As regular readers recall, the news about stagnant American household median income is not a new story, more of an evolving story about how more American middle class families are adjusting to life with less income. Lifestyle adjustments are just one possible shift in American households. More often, I’m hearing parents ask questions about how to say, “No” to their children about particular college campuses, either before applying or after acceptance, since the tuition and overall costs are beyond the family budget. These parents are conflicted, as they don’t want to limit their children’s educational opportunities, especially after a lifetime of telling kids to try their best and become academically successful. At the same time, parents are concerned about paying for multiple offspring in consecutive years of college payments, not bankrupting their children with student debt before their careers even begin, nor shortchanging themselves from retirement savings.
A recent article in the New York Times sheds additional light on the stress many middle class American families are experiencing:
The American middle class, long the most affluent in the world, has lost that distinction.
While the wealthiest Americans are outpacing many of their global peers, a New York Times analysis shows that across the lower- and middle-income tiers, citizens of other advanced countries have received considerably larger raises over the last three decades.
Although economic growth in the United States continues to be as strong as in many other countries, or stronger, a small percentage of American households is fully benefiting from it.
Median per capita income was $18,700 in the United States in 2010 (which translates to about $75,000 for a family of four after taxes), up 20 percent since 1980 but virtually unchanged since 2000, after adjusting for inflation. The same measure, by comparison, rose about 20 percent in Britain between 2000 and 2010 and 14 percent in the Netherlands. Median income also rose 20 percent in Canada between 2000 and 2010, to the equivalent of $18,700.
Consequences of slowed growth in middle class income has been shown in the development of younger generations, which may have longer term impacts economically:
First, educational attainment in the United States has risen far more slowly than in much of the industrialized world over the last three decades, making it harder for the American economy to maintain its share of highly skilled, well-paying jobs.
Americans between the ages of 55 and 65 have literacy, numeracy and technology skills that are above average relative to 55- to 65-year-olds in rest of the industrialized world, according to a recent study by the Organization for Economic Cooperation and Development, an international group. Younger Americans, though, are not keeping pace: Those between 16 and 24 rank near the bottom among rich countries, well behind their counterparts in Canada, Australia, Japan and Scandinavia and close to those in Italy and Spain.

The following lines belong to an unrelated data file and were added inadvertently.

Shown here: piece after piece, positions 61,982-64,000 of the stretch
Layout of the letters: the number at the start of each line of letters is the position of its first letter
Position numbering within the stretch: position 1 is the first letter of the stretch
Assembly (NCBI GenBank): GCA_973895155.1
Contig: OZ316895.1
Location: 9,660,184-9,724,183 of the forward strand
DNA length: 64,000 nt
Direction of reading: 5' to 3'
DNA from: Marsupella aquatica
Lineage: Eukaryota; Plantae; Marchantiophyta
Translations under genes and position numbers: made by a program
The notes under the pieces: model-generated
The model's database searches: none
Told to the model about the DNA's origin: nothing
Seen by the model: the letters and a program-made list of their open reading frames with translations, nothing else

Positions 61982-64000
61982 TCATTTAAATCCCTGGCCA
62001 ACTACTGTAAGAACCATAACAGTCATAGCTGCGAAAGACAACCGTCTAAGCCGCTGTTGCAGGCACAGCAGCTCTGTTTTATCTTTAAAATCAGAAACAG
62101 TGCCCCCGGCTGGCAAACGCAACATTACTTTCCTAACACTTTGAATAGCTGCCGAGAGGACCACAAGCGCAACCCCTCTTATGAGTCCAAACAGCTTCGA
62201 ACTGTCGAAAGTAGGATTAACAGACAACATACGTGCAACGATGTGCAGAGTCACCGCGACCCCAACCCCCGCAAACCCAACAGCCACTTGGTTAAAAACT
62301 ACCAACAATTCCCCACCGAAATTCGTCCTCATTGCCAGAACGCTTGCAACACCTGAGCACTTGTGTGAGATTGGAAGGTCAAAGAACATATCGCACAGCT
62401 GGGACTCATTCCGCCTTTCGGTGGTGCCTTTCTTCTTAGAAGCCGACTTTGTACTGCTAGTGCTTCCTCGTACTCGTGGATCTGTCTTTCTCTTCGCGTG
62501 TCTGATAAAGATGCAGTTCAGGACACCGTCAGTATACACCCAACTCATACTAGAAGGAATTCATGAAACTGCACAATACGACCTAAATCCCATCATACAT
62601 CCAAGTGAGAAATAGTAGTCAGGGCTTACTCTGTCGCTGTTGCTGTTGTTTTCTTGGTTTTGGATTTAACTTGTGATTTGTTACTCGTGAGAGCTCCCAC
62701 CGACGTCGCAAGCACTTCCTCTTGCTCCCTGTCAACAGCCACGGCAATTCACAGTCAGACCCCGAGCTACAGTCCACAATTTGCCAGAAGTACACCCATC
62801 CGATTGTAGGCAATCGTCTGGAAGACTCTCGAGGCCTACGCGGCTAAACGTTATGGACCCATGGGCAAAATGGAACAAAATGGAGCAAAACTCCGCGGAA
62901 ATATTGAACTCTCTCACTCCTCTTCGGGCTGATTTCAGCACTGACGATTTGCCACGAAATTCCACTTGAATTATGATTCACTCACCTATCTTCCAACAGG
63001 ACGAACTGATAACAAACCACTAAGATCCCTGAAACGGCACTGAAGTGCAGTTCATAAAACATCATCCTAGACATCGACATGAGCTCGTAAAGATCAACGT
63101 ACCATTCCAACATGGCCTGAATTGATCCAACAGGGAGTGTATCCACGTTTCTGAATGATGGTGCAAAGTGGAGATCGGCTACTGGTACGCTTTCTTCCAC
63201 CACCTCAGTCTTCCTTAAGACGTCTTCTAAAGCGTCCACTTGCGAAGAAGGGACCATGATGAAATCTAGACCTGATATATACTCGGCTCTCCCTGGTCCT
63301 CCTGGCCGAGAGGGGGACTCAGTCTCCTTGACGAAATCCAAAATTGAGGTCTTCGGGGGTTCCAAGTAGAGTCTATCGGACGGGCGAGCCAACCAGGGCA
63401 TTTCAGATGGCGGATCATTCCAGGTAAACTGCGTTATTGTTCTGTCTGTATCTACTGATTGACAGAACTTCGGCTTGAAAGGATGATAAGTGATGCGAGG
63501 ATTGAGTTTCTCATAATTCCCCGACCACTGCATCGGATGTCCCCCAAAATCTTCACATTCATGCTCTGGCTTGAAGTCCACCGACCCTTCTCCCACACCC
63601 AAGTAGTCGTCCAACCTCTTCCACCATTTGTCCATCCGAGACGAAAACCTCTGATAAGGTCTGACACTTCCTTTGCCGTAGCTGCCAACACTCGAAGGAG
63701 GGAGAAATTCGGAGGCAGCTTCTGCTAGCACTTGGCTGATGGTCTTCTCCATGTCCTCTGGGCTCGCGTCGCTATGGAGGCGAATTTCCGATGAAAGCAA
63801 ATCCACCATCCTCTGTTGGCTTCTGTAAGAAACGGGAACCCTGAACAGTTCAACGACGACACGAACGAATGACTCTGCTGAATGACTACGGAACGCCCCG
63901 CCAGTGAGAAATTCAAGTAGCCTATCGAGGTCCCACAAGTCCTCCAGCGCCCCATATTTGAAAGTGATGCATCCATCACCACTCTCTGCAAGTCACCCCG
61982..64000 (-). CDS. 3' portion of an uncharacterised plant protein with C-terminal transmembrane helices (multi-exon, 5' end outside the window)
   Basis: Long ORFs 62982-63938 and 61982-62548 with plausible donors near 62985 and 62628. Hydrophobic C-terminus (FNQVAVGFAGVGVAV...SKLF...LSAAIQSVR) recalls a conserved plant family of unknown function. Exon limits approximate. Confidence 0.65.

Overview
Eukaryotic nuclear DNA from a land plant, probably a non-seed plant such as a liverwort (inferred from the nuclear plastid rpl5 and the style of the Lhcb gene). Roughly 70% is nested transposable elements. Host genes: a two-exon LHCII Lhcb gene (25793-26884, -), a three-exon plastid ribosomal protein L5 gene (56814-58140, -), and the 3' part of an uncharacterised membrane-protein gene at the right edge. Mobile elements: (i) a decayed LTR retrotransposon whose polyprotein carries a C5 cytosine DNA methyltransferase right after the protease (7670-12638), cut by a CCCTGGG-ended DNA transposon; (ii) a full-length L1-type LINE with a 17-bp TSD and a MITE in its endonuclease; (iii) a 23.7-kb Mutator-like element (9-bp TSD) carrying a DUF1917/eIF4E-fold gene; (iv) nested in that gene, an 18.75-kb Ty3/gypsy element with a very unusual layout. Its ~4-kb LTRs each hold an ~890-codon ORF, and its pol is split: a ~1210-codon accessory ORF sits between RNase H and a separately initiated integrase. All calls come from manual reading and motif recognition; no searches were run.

Additionally, the distribution of company profits to employees has flattened middle class growth, leaving less discretionary income for families:
[C]ompanies in the United States economy distribute a smaller share of their bounty to the middle class and poor than similar companies elsewhere. Top executives make substantially more money in the United States than in other wealthy countries. The minimum wage is lower. Labor unions are weaker.
And because the total bounty produced by the American economy has not been growing substantially faster here in recent decades than in Canada or Western Europe, most American workers are left receiving meager raises.
As a result, American families are showing waning confidence:
Whatever the causes, the stagnation of income has left many Americans dissatisfied with the state of the country. Only about 30 percent of people believe the country is headed in the right direction, polls show.
“Things are pretty flat,” said Kathy Washburn, 59, of Mount Vernon, Iowa, who earns $33,000 at an Ace Hardware store, where she has worked for 23 years. “You have mostly lower level and high and not a lot in between. People need to start in between to work their way up.”
Although concerns are not unique to only Americans:
Middle-class families in other countries are obviously not without worries — some common around the world and some specific to their countries. In many parts of Europe, as in the United States, parents of young children wonder how they will pay for college, and many believe their parents enjoyed more rapidly rising living standards than they do. In Canada, people complain about the costs of modern life, from college to monthly phone and Internet bills. Unemployment is a concern almost everywhere.
Indications of more economic uncertainties can be a forewarning for American families. For one, a greater consideration of the value of a college degree in selecting colleges for application and enrollment may be warranted. Second, climbing the steep learning curve of career development may be a more immediate necessity from the first days of college, than previous generations.